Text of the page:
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How Starbucks plans to wow the booming Chinese middle-class

Nicole Sinclair
Markets Correspondent

On Thursday, Starbucks (SBUX) announced it is bringing its first international Roastery and Reserve Tasting Room in Shanghai, China in 2017. The 30,000 square-foot space will be part of the soon-to-be built HKRI Taikoo Hui Project, Shanghai’s newest premium world-class retail, office and residential area.

The latest Roastery announcement follows April’s announcement that Starbucks will be opening a Roasteryin New York’s Meatpacking district to open in 2018. These new locations build on the original Seattle Roastery opening in December 2014.

Starbucks founder, chairman and CEO joined Yahoo Finance to talk about the importance of the Roastery roll-out particularly its presence in China.

Roastery bolstering retail as an experience

“We opened the Roastery about a year and a half ago and it was designed to create an opportunity for our customers to literally be swept away when they walked into the Roastery a complete immersive experience beyond any other retail experience in the world,” Schultz said.

“This speaks to the growth and development of the company not embracing the status quo and recognizing that to build a great, enduring retail company in the world today, you have to create unique experiences. And I think that’s what Starbucks has been known for.”

Starbucks grew revenue 18% in its most recent quarter as many retailers continue to struggle.

China opportunity

Schultz said Starbucks can capitalize on the growth of the Chinese middle class, which is estimated to grow from 300 million currently to 600 million within the next ten years.

China remains Starbucks' (SBUX) largest market outside the US and it’s one Schultz is focused on for expansion.

The company operates 2,000 stores in Mainland China in nearly 100 cities, and it’s on target to reach its goal of 3,400 stores by 2019. To put this in perspective, Starbucks will be opening 10 stores a week or 500 stores per year for the next five years.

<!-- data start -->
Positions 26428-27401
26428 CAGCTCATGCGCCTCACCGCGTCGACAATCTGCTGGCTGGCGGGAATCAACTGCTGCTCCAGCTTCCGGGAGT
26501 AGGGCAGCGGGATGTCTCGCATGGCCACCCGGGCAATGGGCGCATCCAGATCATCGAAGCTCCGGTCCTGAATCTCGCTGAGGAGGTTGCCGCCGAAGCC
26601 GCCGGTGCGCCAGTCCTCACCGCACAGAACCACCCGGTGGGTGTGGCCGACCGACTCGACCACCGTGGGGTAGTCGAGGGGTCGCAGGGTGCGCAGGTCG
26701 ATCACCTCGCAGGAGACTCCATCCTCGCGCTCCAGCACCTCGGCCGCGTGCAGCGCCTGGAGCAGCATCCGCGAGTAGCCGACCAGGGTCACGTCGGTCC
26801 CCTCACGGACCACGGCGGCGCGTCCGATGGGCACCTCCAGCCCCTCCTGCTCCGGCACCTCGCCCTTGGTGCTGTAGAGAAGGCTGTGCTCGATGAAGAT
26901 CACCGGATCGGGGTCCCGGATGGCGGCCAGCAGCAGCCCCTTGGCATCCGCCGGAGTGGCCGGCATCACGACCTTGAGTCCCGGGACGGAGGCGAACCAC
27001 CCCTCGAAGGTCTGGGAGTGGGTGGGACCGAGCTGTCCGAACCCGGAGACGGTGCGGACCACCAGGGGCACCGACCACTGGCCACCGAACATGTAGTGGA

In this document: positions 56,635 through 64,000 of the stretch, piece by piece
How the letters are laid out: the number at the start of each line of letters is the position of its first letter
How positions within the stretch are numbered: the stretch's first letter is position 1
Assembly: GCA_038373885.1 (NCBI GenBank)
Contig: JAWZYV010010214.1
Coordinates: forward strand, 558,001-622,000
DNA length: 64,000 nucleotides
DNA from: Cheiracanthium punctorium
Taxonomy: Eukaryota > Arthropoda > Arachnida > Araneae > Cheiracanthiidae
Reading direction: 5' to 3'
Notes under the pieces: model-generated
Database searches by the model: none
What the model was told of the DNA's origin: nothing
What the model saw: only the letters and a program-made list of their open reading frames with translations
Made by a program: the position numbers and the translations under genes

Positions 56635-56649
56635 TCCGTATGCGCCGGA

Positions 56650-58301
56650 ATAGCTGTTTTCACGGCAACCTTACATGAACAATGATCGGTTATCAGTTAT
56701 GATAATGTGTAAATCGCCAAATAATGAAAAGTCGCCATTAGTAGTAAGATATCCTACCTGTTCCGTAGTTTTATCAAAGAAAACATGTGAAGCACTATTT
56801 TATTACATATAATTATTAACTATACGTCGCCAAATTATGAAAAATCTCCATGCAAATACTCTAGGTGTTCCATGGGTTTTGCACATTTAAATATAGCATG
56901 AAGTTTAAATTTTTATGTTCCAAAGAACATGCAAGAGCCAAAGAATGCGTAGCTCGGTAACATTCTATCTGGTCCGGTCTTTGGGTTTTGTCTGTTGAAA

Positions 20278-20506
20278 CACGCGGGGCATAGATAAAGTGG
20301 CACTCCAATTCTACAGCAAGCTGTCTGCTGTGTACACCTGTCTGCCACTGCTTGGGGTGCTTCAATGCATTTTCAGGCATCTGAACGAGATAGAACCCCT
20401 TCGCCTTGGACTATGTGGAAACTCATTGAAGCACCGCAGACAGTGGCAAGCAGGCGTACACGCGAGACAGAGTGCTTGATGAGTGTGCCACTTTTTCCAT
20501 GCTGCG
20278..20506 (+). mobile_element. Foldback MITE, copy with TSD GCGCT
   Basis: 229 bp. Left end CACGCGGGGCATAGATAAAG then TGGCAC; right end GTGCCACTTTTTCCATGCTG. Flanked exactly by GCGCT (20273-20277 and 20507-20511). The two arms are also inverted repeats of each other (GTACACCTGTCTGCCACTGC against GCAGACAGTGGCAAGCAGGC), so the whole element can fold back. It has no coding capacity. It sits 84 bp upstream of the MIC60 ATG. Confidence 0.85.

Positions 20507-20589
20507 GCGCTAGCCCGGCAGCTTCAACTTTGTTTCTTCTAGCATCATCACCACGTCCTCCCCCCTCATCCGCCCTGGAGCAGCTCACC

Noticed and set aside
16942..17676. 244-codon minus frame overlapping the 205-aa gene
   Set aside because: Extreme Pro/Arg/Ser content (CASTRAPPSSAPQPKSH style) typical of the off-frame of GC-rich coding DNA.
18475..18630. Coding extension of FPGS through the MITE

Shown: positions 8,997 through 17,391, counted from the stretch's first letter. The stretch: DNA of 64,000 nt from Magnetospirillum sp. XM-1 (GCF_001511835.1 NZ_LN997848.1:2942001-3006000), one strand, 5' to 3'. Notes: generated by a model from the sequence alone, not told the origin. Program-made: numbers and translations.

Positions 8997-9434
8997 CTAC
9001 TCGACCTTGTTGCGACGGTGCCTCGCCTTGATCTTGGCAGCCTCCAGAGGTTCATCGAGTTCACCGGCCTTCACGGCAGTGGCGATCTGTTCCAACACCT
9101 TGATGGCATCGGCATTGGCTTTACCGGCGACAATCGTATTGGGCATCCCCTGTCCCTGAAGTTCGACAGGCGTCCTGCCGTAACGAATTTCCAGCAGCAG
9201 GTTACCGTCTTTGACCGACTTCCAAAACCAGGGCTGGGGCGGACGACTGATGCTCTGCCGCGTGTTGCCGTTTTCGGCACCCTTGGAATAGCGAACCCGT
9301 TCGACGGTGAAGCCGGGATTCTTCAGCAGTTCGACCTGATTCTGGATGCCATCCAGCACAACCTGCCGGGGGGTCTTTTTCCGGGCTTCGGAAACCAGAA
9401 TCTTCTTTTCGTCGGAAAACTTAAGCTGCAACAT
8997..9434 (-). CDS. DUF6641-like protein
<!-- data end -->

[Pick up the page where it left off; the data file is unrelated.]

And that might be just the start. Starbucks’ current 2,000 store base in China serves a population of 1.34 billion people. Meanwhile, the U.S. has about 12,700 stores for a population of about 300 million.


“Over the last 10 years, I probably have been to China as much or more than any other public CEO in America. And what I’ve seen first hand is the significant growth and development of the middle class,” he said. “We’re starting to develop the morning ritual in China.”

Starbucks will also be opening a retail store in China in what Schultz sees as potentially its highest grossing retail store in the world. The new store will be at the main entrance of the new Shanghai Disneyland, “a destination that may well become the number one tourist attraction in Asia,” Schultz said. “I am more convinced than ever that Starbucks is just getting started in China.”

Schultz said Starbucks is well positioned to win in China, a market he predicts will one day be larger than America for Starbucks. After a recent meeting with Chinese President Xi Jinping, Schultz said he has faith in their government.

“I believe what the Chinese government is trying to do is create economic transformation, and I think they’re taking some bold moves. And I believe over the long term the government will serve its people in a way that will be consistent with Starbucks having an opportunity to grow in that market and grow successfully,” he said.